It was good times, I've heard nothing except good things about the sermon. I was a bit worried as I went into the situation having only slept 4-5 hours the night before, and had wrote the sermon today only. But it ended up going well, I felt comfortable enough with my "audience"(this term is very problematic, but you get the idea) and was able to ad-lib a little.
Where do we find the good news this evening? “I never knew you; go away from me you evil doers.” Not an encouraging start.
This morning I roused myself up at 5AM to finally force myself to deal with these words of Jesus. Throughout the week whenever I had set aside time to work on this sermon I’d found an excuse to do something else, work on essays for class, read some in Jack Miles’ latest well written heresy “Christ: A Crisis in the Life of God”, or hang out with a friend down by the Willamette, watching high school students celebrate senior ditch day by intertubing and collecting smooth well worn rocks and snorkeling and splashing. Anything to avoid “I never knew thee.”
By 6:15 I had re-read all the verses for today, and had finished up the intro for the sermon. Yet I still ask, what can I say about a Jesus who rejects people who cry out to him, “Lord Lord?”
I suppose I could talk about this as a proof text for infant baptism. I could talk about how it exemplifies right practice for the Christian church. That is, baptism is an adoption into the family of God. Nothing we do, no choice we make, can break that bond. It isn’t about us choosing Jesus, crying out “Lord Lord,” but about Jesus choosing us.
I suppose I could talk about those so called Christians who were on campus this week and confronted people with a sign that read, “people who make me sick,” and listed, “Homosexuals, pedophiles, Catholics, deviant women” and so on./ There’s some good news. Those who twist the message of our Lord, those who cling to blinding sensational theatrics, instead of living out the lifelong path of Jesus and preaching the humbling good news of the lamb who was slain, to those that practice a pharasaic brand of Christianity Jesus will say, “Go away from me, you evildoers.”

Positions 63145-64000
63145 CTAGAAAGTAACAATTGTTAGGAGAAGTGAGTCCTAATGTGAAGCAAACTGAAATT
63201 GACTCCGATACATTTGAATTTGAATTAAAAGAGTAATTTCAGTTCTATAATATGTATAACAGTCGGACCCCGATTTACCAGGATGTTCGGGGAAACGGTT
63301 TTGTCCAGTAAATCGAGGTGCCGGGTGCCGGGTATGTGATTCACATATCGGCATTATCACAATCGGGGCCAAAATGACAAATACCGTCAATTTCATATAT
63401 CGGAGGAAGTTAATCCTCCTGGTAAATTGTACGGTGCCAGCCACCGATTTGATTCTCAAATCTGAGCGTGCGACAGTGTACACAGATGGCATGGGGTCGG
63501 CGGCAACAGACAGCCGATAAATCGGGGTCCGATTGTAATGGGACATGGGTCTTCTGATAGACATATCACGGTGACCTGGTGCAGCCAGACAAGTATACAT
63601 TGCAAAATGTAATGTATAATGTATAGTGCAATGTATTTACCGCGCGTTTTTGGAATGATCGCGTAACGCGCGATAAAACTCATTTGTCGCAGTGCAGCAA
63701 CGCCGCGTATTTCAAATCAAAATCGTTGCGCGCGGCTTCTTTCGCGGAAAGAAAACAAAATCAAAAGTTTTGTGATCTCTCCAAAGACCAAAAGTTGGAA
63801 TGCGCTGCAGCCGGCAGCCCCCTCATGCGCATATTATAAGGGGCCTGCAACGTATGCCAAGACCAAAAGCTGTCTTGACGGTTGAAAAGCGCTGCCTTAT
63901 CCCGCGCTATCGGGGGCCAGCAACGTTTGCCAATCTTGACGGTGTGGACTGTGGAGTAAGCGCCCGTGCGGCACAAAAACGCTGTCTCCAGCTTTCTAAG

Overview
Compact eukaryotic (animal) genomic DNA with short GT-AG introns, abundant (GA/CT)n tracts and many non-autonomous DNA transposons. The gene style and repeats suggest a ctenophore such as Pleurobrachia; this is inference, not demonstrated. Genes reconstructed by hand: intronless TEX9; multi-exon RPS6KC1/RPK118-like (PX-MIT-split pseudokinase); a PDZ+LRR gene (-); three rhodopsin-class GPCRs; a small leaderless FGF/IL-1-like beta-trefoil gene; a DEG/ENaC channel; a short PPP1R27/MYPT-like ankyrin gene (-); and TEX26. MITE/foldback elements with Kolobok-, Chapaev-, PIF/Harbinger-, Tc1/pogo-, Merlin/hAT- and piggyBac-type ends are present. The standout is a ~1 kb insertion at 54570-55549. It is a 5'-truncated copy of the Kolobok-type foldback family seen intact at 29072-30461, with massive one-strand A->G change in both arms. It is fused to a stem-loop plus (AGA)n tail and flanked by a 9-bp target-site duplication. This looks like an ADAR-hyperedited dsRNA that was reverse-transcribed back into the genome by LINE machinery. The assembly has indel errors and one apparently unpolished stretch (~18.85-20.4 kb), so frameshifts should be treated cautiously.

I suppose I could talk about the yearlong mission to the United Kingdom that I will be going on starting in August. I will be either working at a youth hostel or assisting a pastor or priest over there. I will be doing the will of Our Father in heaven, building up a house of faith upon that island, preaching a word so powerful that it shall not fall when the tides come in, that is the Word of God found at the beginning of the Gospel of John, that is Jesus Christ. I could talk about that, but I’m too Scandinavian to see referring to my future good works as anything but prideful.
I suppose I could talk about this as a scary text for us Lutherans, us “frozen chosen.”
I have a confession to make. I have never prophesied nor cast out a demon. Jesus tells us that with the faith of a mustard seed we can thrown cliffs into the ocean, and yet we often hum and haw when asked about our faith. We often prefer to think spiritual things are what happen to other people, you know, the Baptists, and so ignore, miss, or hide our own powerful experiences of God.
I have more of a sermon prepared, I’m going to end up talking about the connection between faith and works, but first I’m going to give a little breath room for the Holy Spirit. How does this text speak to us tonight? Where have you found the good news in these verses?
In the end I’ve decided to tackle the seeming paradox presented to us today. As many of you know the Lutheran church is well aquatinted with Paradox. We proclaim each one of us is 100% saint and 100% sinner. We affirm that Jesus was completely human, and completely God. We hold that the Kingdom of God is already here, and at the same time say it is not yet here.
So it should surprise us little that there is a tension between Jesus saying: those that, “do the will of my father in heaven” are the ones who will enter the Kingdom of heaven and Paul’s formula of being, “Justified by God’s grace as a gift, through the redemption that is in Christ Jesus, whom God put forward as a sacrifice of atonement by his blood, effecive,” and I emphasize this last part, “Through FAITH.” We have before us the classic problem of faith and works.
If we are saved by works why the messy death on the cross? If we ourselves can obtain righteousness and merit through our own actions what need have we of Jesus?